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Comoros Agriculture Information

Agriculture

The economy of the Comoros is primarily agricultural, with arable land comprising 45% of the total land area. Among the chief crops in 1999, in tons, were manioc, 53,000; coconuts, 75,000; bananas, 59,000; sweet potatoes, 15,000; rice, 17,000; corn, 4,000; and copra, 9,000. Other crops include sugarcane, sisal, peppers, spices, coffee, and various perfume plants such as ylang-ylang, abelmosk, lemon grass, jasmine, and citronella. The chief export crops are vanilla, cloves, ylang-ylang, and copra. The Comoros, including Mayotte, account for about 80% of world production of ylang-ylang essence, which is used in some perfumes. Marketed exports in 2001 included 70 tons of dried vanilla, valued at nearly $5.7 million.

Food demand is not met by domestic production, so Comoros is highly dependent on imported foods, especially rice. Over half of all foodstuffs are imported, and about 50% of the government's annual budget is spent on importing food. Agricultural productivity is extremely low, and cultivation methods are rudimentary. Fertilizer is seldom used by smallholders. About 20% of the cultivated land belongs to company estates; 20% to indigenous landowners who live in towns and pay laborers to cultivate their holdings; and 60% to village reserves allotted according to customary law. Agriculture contributed about 41% to GDP in 2000.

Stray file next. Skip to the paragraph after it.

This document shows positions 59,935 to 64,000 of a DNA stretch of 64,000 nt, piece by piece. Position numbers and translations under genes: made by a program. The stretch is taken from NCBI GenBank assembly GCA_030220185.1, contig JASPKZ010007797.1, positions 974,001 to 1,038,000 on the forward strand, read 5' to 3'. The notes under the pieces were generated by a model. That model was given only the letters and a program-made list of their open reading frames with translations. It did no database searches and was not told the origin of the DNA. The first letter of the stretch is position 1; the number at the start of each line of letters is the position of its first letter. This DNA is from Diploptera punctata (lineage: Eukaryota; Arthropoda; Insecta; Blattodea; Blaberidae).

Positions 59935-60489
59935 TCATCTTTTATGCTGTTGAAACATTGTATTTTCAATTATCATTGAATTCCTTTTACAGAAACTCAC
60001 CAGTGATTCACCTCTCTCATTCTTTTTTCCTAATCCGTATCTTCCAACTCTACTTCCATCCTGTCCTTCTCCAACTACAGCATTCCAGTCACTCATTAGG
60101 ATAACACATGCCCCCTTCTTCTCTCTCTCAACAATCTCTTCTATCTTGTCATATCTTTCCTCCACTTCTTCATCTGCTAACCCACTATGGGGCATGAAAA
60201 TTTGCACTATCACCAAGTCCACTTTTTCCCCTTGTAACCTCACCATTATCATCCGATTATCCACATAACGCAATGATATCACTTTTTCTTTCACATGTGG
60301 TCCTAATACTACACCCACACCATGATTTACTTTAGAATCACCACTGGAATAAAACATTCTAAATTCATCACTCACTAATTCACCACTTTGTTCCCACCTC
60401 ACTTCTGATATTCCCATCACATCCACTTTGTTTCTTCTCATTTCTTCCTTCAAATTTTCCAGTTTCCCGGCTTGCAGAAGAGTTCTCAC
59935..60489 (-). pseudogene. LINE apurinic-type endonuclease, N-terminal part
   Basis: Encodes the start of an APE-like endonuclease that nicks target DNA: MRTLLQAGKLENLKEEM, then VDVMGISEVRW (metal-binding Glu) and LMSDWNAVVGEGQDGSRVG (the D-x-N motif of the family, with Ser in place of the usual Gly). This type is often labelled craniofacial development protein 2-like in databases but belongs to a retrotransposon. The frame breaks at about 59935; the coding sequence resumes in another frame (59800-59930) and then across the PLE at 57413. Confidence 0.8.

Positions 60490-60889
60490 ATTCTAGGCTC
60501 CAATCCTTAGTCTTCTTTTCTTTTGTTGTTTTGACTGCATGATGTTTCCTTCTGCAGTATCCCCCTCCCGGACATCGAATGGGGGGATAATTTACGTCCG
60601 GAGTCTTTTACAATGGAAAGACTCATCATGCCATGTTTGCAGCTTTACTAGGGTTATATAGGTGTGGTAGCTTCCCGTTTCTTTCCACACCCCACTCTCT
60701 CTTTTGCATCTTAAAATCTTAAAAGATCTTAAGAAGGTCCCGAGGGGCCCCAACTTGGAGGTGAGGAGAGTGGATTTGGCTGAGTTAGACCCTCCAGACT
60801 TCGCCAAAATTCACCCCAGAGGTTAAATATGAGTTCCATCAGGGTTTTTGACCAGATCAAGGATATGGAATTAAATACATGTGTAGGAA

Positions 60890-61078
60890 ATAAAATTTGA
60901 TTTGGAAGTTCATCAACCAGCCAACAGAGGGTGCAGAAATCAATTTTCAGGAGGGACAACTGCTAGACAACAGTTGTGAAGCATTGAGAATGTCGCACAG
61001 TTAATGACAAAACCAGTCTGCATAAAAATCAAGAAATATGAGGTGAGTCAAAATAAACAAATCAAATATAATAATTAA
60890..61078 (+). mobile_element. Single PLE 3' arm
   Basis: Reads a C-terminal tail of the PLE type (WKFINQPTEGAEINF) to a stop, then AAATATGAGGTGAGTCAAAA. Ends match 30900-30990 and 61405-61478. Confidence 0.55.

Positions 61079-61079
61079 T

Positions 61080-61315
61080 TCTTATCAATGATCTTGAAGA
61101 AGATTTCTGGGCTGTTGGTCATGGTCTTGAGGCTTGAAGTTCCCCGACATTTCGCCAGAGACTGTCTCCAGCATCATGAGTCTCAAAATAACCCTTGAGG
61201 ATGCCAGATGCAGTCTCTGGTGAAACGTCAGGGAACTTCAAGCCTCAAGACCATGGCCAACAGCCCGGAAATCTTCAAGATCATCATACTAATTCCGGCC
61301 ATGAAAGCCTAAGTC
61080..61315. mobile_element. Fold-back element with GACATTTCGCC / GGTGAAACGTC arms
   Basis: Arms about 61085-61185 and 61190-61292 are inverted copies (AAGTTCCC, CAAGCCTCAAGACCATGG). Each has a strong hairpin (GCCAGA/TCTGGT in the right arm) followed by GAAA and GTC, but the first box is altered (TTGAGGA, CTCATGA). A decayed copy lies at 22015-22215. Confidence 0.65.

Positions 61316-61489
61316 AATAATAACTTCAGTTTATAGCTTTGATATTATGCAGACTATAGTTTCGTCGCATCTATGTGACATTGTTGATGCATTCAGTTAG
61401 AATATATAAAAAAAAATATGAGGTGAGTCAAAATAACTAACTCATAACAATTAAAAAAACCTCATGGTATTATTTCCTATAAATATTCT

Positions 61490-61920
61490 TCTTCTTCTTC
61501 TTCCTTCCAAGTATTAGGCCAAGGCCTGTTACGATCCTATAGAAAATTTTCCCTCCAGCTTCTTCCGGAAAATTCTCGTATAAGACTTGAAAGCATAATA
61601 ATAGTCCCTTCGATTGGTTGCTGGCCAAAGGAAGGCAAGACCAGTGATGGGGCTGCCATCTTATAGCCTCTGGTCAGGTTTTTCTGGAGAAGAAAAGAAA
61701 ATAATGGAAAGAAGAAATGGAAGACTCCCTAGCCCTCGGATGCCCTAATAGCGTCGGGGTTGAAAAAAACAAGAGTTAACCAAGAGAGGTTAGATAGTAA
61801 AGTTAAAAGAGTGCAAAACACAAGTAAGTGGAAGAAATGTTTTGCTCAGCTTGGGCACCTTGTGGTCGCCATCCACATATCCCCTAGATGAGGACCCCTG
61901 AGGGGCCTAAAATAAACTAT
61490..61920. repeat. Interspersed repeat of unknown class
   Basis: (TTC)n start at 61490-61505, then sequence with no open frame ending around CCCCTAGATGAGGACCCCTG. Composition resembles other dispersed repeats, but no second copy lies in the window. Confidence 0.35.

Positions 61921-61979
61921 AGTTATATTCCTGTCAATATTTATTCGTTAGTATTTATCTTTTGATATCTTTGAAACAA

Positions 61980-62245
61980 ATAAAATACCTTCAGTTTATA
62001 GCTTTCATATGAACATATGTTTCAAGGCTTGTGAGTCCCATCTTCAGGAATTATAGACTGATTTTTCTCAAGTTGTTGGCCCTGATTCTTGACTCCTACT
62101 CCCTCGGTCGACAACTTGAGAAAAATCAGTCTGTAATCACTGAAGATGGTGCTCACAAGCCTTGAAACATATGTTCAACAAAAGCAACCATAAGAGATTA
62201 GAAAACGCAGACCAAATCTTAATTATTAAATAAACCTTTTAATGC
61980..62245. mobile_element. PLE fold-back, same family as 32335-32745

Hydroponics Sorghum

Hydroponics Sorghum

Hydroponics farming is an art of growing plants using mineral nutrient solutions, in water, without soil.

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Hydroponic Fodder Step by Step
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